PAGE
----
Friday, 08 February 2013 15:43

The Contentious “Man”

Written by  Lou Priolo
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The book of Proverbs identifies several types of individuals who are especially prone to mishandling conflict. (The common denominator in the life of these individuals is several Hebrew words generally rendered as strife or contention.) When an individual continually gives himself over to a particular sin, he eventually becomes bound by that sin. At some point the individual may rightly be categorized according to the name of the sin that he allowed to master him.  


Most Christian men are aware of the distress associated with being married to a contentious woman


It is better to live in a corner of the roof than in a house shared with a contentious woman.

(Proverbs 21:9, 25:24)


A constant dripping on a day of steady rain and a contentious woman are alike; He who would restrain her restrains the wind, and grasps oil with his right hand.(Proverbs 27:15-16)


Few, however, have considered that there is such a thing as a contentious male (a man of contention or quarrels).  But whether man or woman, it is vexing to encounter this person—especially in the midst of conflict. To restrain him is as impossible as it “is to restrain the wind, or to grasp oil with one’s right hand.” 


A preacher friend of mine describes the book of Proverbs as “portable truth.” Pregnant with meaning these pithy passages paint pictures in your mind that you can easily take with you wherever you go. Have you ever tried to picture the following passage?


Like charcoal to hot embers and wood to fire, so is a contentious man to kindle strife.”

(Proverbs 26:21)


If you put a piece of charcoal next to a couple of embers, it will only be a matter of time before a fire ignites. If you place a piece of dry wood in close vicinity to a blazing fire the wood will ultimately burst into flames. If you stay too long in the presence of a contentious person, it is just a matter of time before your conversation will detonate into a quarrel. I think the point Solomon is making here is that you shouldn’t stay in this person’s presence longer than is absolutely necessary unless, of course, you are married to her. (In case you’ve ever wondered about this: the aforementioned verses about the misery associated with marring such a “contentious woman” is not intended to justify divorce, but rather must be seen as “premarital counseling.”)


How should one respond to a man of contention? Basically, we must be circumspect with our words when around such a person. As a general rule, it would be wise to 1) let our words be few when he is around, 2) not linger too long in his presence, if possible, and 3) be prepared to communicate to him that his behavior displeases us (and God, if he is a professing Christian). It may even be necessary to warn him of the consequences of being contentious, not the least of which is the potential negative impact on (if not the loss of) our relationship (or friendship). If you are married to such an individual it may be very helpful to seek biblical counseling (if for no other reason than to learn how to respond to your spouse.)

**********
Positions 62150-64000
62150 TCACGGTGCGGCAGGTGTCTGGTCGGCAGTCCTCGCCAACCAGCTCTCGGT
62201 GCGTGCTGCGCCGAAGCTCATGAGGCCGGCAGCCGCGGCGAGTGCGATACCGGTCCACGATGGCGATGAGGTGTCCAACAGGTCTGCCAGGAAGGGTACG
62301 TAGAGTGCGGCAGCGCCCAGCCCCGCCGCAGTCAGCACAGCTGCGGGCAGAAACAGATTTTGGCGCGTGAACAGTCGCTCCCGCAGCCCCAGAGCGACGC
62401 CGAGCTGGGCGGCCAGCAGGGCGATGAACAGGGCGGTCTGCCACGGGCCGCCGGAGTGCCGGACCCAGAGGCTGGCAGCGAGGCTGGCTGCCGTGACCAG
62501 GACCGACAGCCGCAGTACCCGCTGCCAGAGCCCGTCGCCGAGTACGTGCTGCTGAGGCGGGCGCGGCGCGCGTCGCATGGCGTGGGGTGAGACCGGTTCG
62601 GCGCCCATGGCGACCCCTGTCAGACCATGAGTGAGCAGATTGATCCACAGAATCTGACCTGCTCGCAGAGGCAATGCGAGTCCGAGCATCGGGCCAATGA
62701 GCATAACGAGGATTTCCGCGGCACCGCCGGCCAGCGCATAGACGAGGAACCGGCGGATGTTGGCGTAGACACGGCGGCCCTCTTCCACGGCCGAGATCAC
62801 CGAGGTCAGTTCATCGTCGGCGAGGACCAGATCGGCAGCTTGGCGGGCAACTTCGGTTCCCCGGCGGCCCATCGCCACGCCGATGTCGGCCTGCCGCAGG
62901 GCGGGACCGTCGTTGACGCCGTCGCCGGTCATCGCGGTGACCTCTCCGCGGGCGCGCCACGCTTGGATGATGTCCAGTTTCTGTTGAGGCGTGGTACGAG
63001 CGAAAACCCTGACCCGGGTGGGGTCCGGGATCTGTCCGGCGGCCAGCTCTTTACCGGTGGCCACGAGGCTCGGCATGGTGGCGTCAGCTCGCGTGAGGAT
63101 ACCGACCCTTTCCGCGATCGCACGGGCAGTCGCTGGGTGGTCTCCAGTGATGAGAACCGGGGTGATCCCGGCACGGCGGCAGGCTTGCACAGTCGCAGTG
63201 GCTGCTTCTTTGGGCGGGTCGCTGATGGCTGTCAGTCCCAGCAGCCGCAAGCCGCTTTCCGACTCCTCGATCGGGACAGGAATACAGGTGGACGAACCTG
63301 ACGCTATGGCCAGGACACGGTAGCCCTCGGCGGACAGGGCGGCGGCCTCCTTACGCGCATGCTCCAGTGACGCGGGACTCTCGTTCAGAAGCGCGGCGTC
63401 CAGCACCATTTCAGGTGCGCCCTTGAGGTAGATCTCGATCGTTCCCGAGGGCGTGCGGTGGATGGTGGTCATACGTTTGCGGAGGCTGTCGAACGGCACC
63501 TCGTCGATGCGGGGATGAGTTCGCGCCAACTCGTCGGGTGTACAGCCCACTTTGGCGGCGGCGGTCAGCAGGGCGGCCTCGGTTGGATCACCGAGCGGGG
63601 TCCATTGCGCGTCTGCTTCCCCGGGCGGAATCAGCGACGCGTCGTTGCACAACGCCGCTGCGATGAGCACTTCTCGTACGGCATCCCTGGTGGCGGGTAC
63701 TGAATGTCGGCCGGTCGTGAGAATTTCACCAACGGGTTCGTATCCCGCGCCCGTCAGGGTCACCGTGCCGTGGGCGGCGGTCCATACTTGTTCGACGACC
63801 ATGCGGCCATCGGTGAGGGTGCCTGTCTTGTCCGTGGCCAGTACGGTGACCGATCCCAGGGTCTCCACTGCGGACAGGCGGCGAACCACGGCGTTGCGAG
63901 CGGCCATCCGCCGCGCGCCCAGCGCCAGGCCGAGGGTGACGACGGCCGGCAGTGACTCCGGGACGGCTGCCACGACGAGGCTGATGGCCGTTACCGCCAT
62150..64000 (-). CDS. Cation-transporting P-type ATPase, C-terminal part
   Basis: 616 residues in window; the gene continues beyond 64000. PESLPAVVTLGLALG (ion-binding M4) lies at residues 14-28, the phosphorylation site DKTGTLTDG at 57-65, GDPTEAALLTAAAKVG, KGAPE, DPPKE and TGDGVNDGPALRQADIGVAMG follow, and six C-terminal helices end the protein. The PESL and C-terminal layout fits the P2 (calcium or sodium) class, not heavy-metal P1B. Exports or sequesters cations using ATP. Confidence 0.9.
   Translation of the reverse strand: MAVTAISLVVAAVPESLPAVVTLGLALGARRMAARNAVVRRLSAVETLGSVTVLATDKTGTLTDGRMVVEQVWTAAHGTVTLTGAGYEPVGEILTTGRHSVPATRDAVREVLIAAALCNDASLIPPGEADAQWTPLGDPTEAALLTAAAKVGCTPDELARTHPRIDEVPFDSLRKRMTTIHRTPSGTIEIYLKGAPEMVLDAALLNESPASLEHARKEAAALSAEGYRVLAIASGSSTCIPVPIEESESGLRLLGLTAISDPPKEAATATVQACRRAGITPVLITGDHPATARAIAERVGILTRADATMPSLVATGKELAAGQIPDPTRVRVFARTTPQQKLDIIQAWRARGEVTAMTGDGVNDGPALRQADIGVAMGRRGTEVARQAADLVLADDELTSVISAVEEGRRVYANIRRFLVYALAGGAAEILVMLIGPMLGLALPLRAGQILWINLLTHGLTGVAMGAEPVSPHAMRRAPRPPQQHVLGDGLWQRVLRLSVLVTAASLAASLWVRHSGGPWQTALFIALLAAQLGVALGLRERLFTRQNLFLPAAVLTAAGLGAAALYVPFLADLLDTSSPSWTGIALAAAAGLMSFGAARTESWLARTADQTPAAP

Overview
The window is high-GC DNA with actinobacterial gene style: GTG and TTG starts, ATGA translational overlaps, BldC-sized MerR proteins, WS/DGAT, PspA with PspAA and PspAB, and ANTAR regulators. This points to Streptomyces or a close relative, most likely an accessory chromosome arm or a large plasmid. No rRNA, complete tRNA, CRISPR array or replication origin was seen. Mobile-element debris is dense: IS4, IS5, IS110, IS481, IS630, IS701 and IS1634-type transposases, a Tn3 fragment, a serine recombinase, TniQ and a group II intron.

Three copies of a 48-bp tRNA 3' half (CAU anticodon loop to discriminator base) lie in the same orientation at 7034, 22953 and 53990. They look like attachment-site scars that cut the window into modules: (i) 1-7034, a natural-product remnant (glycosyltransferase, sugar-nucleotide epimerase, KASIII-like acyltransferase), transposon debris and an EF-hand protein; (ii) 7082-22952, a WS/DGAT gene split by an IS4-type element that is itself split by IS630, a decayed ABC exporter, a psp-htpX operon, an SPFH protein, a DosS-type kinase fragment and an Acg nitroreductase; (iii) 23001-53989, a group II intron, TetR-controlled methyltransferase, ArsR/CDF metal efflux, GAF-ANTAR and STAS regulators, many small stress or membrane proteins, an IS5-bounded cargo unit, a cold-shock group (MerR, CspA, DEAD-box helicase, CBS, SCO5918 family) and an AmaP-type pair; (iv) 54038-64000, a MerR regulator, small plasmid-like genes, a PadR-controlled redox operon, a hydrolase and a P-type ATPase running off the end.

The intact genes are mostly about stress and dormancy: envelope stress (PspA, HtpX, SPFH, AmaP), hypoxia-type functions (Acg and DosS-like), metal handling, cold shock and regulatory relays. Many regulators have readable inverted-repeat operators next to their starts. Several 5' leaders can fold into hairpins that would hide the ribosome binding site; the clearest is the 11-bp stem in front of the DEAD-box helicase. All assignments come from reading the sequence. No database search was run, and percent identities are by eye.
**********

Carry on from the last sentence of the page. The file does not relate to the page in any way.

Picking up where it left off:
What if I suspect that I am a man of contention? To begin with, here are a few things to consider that might help you determine if you populate that category.


1.  When others do not do things exactly as I would or in a way that I think is best, I am critical of them.

2.  When talking to someone who holds a differing opinion than I do, I immediately try to persuade that person that he/she is wrong, rather than demonstrating respect for that person by trying to understand more completely his/her point of view.

3.  When other Christians disagree with me on minor doctrinal issues, I find it difficult to fellowship with them.

4.  When I am discussing political issues with someone who holds radically different views than my own, I become sinfully angry or end up saying something that I later regret.

5.  When I am in conflict with someone, I find it very difficult to let him have the last word.

6.  People “shut down” or change the subject of their conversation when I arrive on the scene.

7.  I’m known for giving people lots of “push-back.” (Some people might even say that I’m argumentative).

8.  I tend to be a bit of a gossip (a tale bearer).

9.  I find it entertaining to annoy certain individuals.

10.  People have told me I am uncompassionate, insensitive or rude.

11.  I can be rather spiteful and vindictive.

12.  I am way too proud. (“Through insolence comes nothing but strife, but wisdom is with those who receive counsel.”  Proverbs 13:10)


If you do believe you have a few too many “contentious man or woman” traits, you should seek by God’s grace to replace your contentious spirit with its biblical alternative. I don’t have time in this brief article to unpack every biblical alternative to (everything that must be put on in order to put off) being contentious, but I think the term “peacemaker” is a good place to begin. Having a calm spirit that tranquilizes rather than agitates (stirs up) others is the big idea. A peacemaker knows how and when to contend without being contentious.


Christians are exhorted to be cool-spirited, cheek-turning, quarrel abandoning, peace makers who make every effort to maintain unity. And, of course, on the other side of the same coin, we are exhorted to avoid being contentious, to keep away from strife, to not quarrel, or fight or battle and a dozen other things that are usually thought of as conflict. If you still have any doubts as to whether you may be a contentious person, ask the people closest to you. If your friends and loved ones confirm your suspicions, you might want to find someone who can offer you hope and help from God’s Word.



Last modified on Friday, 08 February 2013 15:50
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